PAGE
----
As usual, class began at 8:30 am. Professor Faye covered the rest of the chapters that would be part of our first quiz later that afternoon. She also made a review session to cover key concepts found in the quiz. At 2:00 pm, there was an Accounting Seminar given by Mike Blackwell, WLU Professor of Accounting and Interim Chair, Department of Financial Systems. His presentation defined fundamental concepts of accounting. He touched on the basic financial statements of a business plan as well as the financing sought recommendations for small businesses. In addition, he provided office hours to all the teams. We used his help for our financial plan later that week.

After dinner, our team met to refine our business plan ideas. We also selected our business name, Take A Part Technologies, LLC, and brainstormed on our possible logo designs. Because some of our team members had not developed a business plan before, our facilitator asked for a sample business plan to ensure that everyone got familiar with the outline. She also assigned business plan parts to each member of the team.

Thursday, June 16, 2011
The day began with an IP/Marketing Tech Assessment by Dusty Gwinn from West Virginia University Research Corporation. He covered fundamental marketing concepts concentrating mostly on logo designs. He presented examples of unsuccessful logos and gave advice on how to improve them. He also emphasized the importance of matching our business logo with our business’ unique value proposition. In addition, he mentioned that each team was going to be working with a graphic designer who will provide a logo, a brochure, and business cards for us.

We met our team graphic designer at 4:30 pm. We shared our business concept and our tentative business logo. He was to work on possible logos for our business. Later that evening, we met our graphic designer to refine the design of our logo.

Friday, June 17, 2011
The first lecture of the day was given by Maurice Swinton, Technology Consultant. He introduced to us to the Small Business Innovation Research (SBIR) Program and the Small Business Technology Transfer (STTR) Program. Both programs were created by the Small Business Innovation Development Act of 1982 to encourage technological innovation by small businesses. SBIR is a program for small businesses looking to engage in federal Research and Development with potential for commercialization. Moreover, STTR helps bring about collaboration between a small business and a US research institution for Research and Development purposes. Mr. Swinton also touched on topics such as the SBIR/STTR budgets, participating agencies, eligibility checkpoints, award guidelines, and other useful facts.

After lunch time, elevator pitches were performed in class. Each team was given a different context to present their pitch. For instance, our elevator pitch was to be given to the CEO of a Technology Corporation. The scenario given was a “restaurant.” Our team member was expected to approach this person in the appropriate way, present the pitch, and exchange business cards. The context of the pitch was made to represent a real life situation in which there was the possibility of time constraints and other distractions. After every team presented their pitches, D. Faye gave an overview with recommendations.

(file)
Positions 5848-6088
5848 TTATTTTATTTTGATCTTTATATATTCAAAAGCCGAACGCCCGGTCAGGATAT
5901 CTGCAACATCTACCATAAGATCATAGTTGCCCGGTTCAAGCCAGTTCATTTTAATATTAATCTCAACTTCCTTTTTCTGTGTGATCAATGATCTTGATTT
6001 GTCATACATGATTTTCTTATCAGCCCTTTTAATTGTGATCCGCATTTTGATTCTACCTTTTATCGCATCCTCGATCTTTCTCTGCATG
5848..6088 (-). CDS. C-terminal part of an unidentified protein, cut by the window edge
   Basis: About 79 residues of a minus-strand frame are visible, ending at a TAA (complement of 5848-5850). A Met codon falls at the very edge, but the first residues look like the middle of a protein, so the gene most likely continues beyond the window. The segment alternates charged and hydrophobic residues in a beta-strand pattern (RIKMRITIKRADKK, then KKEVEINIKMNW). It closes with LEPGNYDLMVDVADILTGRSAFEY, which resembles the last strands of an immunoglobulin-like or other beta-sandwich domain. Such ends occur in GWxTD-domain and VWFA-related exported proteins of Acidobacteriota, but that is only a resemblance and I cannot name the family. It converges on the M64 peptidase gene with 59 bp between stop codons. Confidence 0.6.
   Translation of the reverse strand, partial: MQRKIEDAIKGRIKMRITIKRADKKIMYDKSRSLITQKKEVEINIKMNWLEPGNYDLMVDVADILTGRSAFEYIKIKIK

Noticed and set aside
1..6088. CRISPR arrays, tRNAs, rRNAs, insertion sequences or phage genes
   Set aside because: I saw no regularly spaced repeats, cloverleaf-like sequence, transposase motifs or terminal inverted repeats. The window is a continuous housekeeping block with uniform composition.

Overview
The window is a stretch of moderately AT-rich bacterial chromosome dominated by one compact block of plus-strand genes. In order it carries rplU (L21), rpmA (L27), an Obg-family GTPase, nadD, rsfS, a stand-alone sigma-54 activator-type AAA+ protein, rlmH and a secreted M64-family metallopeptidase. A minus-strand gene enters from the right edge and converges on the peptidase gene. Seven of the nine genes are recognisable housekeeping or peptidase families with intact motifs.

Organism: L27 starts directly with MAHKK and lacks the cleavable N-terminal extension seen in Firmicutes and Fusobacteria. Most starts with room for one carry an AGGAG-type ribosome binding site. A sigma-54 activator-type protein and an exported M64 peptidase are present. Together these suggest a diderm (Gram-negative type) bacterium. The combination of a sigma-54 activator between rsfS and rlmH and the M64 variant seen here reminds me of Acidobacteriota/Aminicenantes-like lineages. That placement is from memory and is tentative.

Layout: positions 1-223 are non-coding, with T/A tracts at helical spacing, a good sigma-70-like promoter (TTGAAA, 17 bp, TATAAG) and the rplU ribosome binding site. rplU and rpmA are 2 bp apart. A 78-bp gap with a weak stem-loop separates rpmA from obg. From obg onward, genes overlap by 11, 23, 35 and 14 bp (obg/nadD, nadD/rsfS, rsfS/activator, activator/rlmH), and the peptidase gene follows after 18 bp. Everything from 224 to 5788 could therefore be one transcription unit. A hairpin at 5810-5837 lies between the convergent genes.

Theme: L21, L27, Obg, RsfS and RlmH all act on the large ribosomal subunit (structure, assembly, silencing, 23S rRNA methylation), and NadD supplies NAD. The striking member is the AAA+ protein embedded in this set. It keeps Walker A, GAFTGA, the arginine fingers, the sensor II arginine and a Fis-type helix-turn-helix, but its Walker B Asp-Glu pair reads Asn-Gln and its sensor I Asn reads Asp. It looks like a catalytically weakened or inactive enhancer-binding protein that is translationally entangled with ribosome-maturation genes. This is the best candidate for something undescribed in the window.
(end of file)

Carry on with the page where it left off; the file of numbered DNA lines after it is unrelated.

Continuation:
Saturday and Sunday, June 18-19, 2011
The first weekend was dedicated solely to the development of the business plan. Our team met in the library at least twice a day in order to consolidate our ideas. Our ideas grew to a more complex and refined level. I reminded the team the importance of quality and quantity in a business plan. I mentioned that the qualitative aspect of the business plan should match its quantitative aspect. I reminded the group why this would give more credibility to our business plan and our final presentation. Also, because adhesives are also used in other industries, I mentioned they would be a good fit to our product. These included the automobile, electronics, furniture, and marine industries.

Monday, June 20, 2011
The lecture began with an overview of the chapters covered thus far. The mid-term test was scheduled for 10:00 am that day and it covered twelve chapters. Students needed to pass the midterm in order to pass the class and receive the stipend upon completion.

At this point in the program, participants began to experience the intensity of the course load. Most of us were exhausted by overwork. Certainly, we did not have to think about our jobs or other classes. Because we solely concentrated our energy in the program, we managed to dedicate extra time to develop our business plans. Many of the groups stayed up to 4:00 am working on details of their work.

Later that afternoon, Dr. Charles Wessner gave a presentation on Global Strategies for Competitiveness. He began by stressing on China’s agenda for innovation. It emphasized on the commitment that China and other Asian countries currently have for innovation. He contrasted this information with America’s duty of investing on federal Research and Development as well as commercialization, manufacturing, and trade. His presentation touched on trends of other major global innovators such as Germany. Then, it addressed the initiatives that the current US administration intends to implement.